Nvidia Geforce GTX 960 will launch at the $200 Price Point – Rocks the Maxwell GM206 and 128-bit Bus?
Many of the publications are reporting the launch date of the Geforce GTX 960 following a report from Hermitage Akihabara and Sweclockers.com. However, this is something we told you guys about a week ago, the only new information we see in HA and Swe’s latest report was that they seem confident about the price point and specs. Something I would mention once again, has not been confirmed via Zauba.
GM206, 128-Bit Bus and 2GB of GDDR5 power the GTX 960 at $210
So far around three sources have confirmed the core of th GTX 960 to be the GM206 core. The thing is however, that taping out a new die isn’t a small event. The process involved usually means that it is nearly impossible for the new die to avoid leaving a papertrail. Yet, so far there is absolutely no mention of the GM206 on Zauba or anywhere else for that matter. If I were to disregard the claims of these various sources entirely, logically speaking, the die that should power the GTX 960 is a cut variant of the GM204.
I am by no means claiming for certain that the GTX 960 will be powered by a cut GM204, rather that there is zero authentic evidence on the existence of a GM206 core so far. Infact the GTX 960 prototype that was spotted in Zauba had 4GB of GDDR5 and 256 Bit Bus Width, indicating a cut GM204 core. Therefore, I must admit, that if the GTX 960 turns out to house the GM206 after all, it will surprise me quite a bit. Ofcourse there is one other possibility (scrapers: this is obviously speculation) that Nivdia is prepping a GTX 960 along with a GTX 965 or GTX 960 Ti variant. Here the previous one could house the GM206 core and the latter could house the GM204 core. It is worth pointing out that the Mobility variant, GTX 965, exists already.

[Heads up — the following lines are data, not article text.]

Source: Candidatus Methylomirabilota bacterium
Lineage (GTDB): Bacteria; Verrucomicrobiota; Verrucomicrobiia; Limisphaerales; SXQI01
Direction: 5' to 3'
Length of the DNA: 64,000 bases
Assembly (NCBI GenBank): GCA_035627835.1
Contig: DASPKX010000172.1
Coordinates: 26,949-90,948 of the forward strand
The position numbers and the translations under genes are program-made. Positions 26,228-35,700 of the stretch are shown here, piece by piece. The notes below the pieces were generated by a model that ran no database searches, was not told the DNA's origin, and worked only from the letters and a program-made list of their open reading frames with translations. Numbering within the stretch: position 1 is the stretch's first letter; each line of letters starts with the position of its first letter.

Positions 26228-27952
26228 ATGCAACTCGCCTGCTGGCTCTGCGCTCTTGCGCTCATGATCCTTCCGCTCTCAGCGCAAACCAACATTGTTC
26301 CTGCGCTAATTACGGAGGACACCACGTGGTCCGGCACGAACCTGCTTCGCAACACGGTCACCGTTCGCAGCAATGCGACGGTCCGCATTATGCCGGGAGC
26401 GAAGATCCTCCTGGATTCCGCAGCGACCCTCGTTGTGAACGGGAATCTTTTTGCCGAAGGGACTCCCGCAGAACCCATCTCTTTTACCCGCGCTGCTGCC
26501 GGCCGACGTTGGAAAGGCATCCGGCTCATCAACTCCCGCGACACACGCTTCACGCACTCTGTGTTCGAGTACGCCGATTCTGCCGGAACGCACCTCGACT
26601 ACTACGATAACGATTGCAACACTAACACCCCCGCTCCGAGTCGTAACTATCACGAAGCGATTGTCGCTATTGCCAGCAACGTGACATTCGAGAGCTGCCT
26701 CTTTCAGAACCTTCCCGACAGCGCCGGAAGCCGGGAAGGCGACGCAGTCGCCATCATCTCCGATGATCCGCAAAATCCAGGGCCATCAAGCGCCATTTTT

Anyways, the price point reported by HA is $200-210, which is the price/performance sweet spot of any GPU lineup. The card will be launching around January 22 and is powered by 1 Six Pin connector which adds to a total of 150W TDP counting the power from the PCI-E slot s well. Ofcourse, AIB variants will probably add more power connectors to bump up the clocks. The less than 150W TDP indicates once again the power efficiency of the Maxwell architecture, and the trend shift of the Industry to greener architecture.